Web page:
Israel 2016

Israel 2016
Roman architectural influence in Bet Sean, Israel

Tuesday, December 20, 2016

Chronological Reading Plan for Dec 21, Heb 7-10

Today's readings are Heb 7-10. Tomorrow's are Heb 11-13.

Our writer refers all the way back to Melchizedek to describe the nature of the priesthood of Christ. The Scriptures record no beginning or end of Melchizedek's priesthood. He was a priest of righteousness and peace in Salem. Salem, which means "peace" eventually became "Jerusalem". Christ is like Melchizedek in many ways including the honor due Him merely because of who He is. The writer does not claim that Melchizedek is equal to Christ. He uses Melchizedek as a familiar figure to illustrate the truth of who Christ is.

Likewise, the former priesthood, established through Aaron, was an imperfect shadow of the priesthood Christ would bring. The high priest, as a representative, was able to go into the Holy of Holies only after careful preparation and even then, infrequently. Christ, as our perfect representative is perpetually in the presence of God, praying for us and interceding for us as our advocate. The previous Holy of Holies was a symbol of heaven, where God is present. The veil at the entrance to the Holy of Holies was a barrier between heaven and earth, there to protect those outside the sacred chamber from coming into direct contact and dying due to His holy perfection and their lack of it. Christ, our ultimate High Priest, removes the veil and, by virtue of our union with Him, carries all believers into the presence of God forever. There is no longer a barrier between heaven and earth!

Heb 8-9 reveal that the Old Covenant has been replaced by the New. While the rituals and sacrifices of the Old Covenant find their fulfillment in Christ, so is the priesthood completed in Christ and all ceremonial/ritual rites are no longer necessary. Christ is the new Priest. His sacrifice is the ultimate sacrifice, eliminating the need for repeated ritualistic sacrifice which was only symbolic and ineffective in forgiving sin. The symbolic rituals for cleansing and atonement are fulfilled in reality, in Christ.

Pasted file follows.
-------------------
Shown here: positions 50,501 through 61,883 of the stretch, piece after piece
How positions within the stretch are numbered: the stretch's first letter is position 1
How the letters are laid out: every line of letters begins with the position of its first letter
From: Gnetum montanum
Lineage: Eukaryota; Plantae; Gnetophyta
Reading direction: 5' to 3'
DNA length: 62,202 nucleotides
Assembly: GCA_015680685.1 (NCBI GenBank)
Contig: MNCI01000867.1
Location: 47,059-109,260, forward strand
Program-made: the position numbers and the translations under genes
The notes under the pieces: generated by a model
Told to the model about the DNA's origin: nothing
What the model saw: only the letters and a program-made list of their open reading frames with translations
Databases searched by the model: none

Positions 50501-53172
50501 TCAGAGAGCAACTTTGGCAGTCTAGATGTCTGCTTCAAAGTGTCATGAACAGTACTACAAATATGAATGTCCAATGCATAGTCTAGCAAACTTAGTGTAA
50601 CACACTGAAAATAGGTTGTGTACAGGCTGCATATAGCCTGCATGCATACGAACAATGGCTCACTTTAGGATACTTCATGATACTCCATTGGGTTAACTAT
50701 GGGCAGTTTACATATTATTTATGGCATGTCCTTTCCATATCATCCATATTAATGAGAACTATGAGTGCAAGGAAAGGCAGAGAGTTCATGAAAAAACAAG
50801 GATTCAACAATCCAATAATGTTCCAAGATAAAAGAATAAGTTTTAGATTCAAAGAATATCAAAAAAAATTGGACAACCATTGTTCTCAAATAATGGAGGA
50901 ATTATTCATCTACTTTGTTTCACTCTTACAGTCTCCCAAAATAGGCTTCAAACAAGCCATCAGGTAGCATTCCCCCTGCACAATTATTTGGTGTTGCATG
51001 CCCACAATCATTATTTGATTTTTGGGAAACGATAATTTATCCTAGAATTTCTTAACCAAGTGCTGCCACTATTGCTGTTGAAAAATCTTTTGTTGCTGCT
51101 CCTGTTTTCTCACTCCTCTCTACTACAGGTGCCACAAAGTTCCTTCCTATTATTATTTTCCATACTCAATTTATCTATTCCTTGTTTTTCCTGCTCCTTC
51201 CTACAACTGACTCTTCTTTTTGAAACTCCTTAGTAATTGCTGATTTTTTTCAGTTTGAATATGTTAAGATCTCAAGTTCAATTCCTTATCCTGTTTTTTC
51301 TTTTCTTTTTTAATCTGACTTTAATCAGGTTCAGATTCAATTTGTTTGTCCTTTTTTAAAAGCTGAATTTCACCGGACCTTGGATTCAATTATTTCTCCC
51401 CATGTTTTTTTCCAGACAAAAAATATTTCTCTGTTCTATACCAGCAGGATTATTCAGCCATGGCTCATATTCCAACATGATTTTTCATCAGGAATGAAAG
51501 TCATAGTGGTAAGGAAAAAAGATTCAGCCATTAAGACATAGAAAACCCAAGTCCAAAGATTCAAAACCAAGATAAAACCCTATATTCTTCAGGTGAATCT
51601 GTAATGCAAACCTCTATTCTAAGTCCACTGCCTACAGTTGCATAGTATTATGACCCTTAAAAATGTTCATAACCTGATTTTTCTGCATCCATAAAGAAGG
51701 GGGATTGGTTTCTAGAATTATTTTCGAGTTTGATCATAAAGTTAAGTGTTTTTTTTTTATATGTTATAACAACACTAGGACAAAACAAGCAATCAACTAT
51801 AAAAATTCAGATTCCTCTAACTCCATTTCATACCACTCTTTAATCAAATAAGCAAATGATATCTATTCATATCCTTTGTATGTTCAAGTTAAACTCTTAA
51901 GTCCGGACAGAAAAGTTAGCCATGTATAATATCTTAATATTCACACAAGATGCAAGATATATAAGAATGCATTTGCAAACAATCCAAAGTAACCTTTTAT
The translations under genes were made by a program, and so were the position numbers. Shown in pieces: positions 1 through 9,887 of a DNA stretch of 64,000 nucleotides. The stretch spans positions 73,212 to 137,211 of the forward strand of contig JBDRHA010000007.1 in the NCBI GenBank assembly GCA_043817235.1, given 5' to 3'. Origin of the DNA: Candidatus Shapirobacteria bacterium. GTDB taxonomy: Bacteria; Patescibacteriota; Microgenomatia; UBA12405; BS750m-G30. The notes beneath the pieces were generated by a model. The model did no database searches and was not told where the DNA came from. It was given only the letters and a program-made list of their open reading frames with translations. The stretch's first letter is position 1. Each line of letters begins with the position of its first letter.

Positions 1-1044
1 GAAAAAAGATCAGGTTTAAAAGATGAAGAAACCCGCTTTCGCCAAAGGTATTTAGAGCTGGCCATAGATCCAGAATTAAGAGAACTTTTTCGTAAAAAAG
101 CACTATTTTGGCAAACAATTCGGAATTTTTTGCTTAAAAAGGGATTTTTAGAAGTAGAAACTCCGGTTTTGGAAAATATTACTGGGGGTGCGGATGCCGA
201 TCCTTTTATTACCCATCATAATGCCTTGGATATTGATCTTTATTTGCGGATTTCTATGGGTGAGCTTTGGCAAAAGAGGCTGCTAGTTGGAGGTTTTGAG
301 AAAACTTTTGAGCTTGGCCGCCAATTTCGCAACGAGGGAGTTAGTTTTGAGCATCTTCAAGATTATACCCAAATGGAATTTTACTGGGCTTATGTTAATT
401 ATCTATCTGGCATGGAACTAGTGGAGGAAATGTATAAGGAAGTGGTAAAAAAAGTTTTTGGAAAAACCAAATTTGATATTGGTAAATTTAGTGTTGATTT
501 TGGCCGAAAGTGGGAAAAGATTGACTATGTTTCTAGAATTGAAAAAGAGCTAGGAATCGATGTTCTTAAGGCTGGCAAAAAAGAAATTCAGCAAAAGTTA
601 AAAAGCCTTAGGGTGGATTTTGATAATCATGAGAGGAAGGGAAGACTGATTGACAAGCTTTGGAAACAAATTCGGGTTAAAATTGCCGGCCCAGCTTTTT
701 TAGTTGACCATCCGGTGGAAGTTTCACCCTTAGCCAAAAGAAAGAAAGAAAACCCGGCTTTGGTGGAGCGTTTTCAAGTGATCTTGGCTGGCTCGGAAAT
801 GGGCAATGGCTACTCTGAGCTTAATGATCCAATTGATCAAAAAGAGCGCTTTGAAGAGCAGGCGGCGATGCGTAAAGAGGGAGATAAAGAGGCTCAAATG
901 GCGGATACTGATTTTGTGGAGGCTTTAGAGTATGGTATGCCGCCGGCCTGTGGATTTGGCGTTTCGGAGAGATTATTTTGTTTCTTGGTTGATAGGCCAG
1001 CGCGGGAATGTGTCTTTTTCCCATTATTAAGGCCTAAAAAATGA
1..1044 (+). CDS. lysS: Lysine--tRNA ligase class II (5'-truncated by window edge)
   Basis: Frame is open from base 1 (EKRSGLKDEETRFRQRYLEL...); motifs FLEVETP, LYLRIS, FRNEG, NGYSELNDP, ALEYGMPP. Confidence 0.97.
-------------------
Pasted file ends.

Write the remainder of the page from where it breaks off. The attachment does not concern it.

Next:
Heb 10 spells much of this out while admonishing believers to develop discipline and stamina by consciously deciding to follow Jesus and encouraging other believers to do the same.

Here's a brief summary of the difference between the Old and New Covenants as shown in "The Holman Bible Handbook":

 Definitionally, a covenant is an agreement between two parties, whether equals or not, that signified a relationship whereby the two bound themselves to each other, either conditionally or unconditionally.
 Theologically, the term was used to describe the relationship God initiated by His grace between Himself and humankind to those who were willing to bind themselves through a personal commitment of faith. This is reflected in the oft-occurring phrase in the OT “I will be their God and they shall be my people.”
 A covenant was made by a sacrifice. Hence the Hebrew idiom for its establishment was “to cut a covenant” (Gen 15:7–21). From God’s perspective His covenant is unconditional and unilateral in establishment, but from humankind’s perspective it is conditional and two-sided. God commands His people to keep His covenant through obedience and alternatively judges and blesses them according to their response.
 The word covenant in the NT is diatheke, and it functions as the equivalent for the OT berit. It occurs thirty-three times, nearly half of which are either OT quotations or references to the OT covenants. But the concept of the “new covenant” did not originate in the NT, for Jeremiah 31:31–34 speaks of God’s intention to establish a new covenant.
 The phrase “new covenant” is found six times in the NT: 1 Corinthians 11:25; 2 Corinthians 3:6; Hebrews 8:8; 9:15; 12:24. The new covenant is the fulfillment of the old in that it is identified with the death of Jesus and the Christian age. It is superior to the old covenant according to Hebrews 7:20–22; 8:6 and displaces the old according to Hebrews 8:13; 10:9.
 The new covenant was established by the shed blood of Jesus on the cross. In the Gospel accounts of the last supper, it was Jesus Himself who related His coming death to the establishment of the new covenant. He is, by virtue of His death, the Mediator of a new covenant (Heb 9:15; 12:24). The sacrificial offering by Jesus on the cross constituted the beginning of the new covenant and is complete and unrepeatable. Entrance into the covenant relationship is by faith in Christ.
 The Book of Hebrews is the NT epistle most concerned with the relationship between the old and new covenants. The writer’s intent was to show both continuity and discontinuity between the two covenants.
 Continuity can be seen in that God is the initiator of both covenants, and both are based on sacrifice. Discontinuity can be seen in that the new covenant supersedes the old due to the final nature of the death of Christ.

 The old covenant was enacted upon inferior promises, lacked finality, and lacked efficacy in that it provided no power to keep its conditions. In contrast, the new covenant is unconditional, final, and spiritually efficacious."

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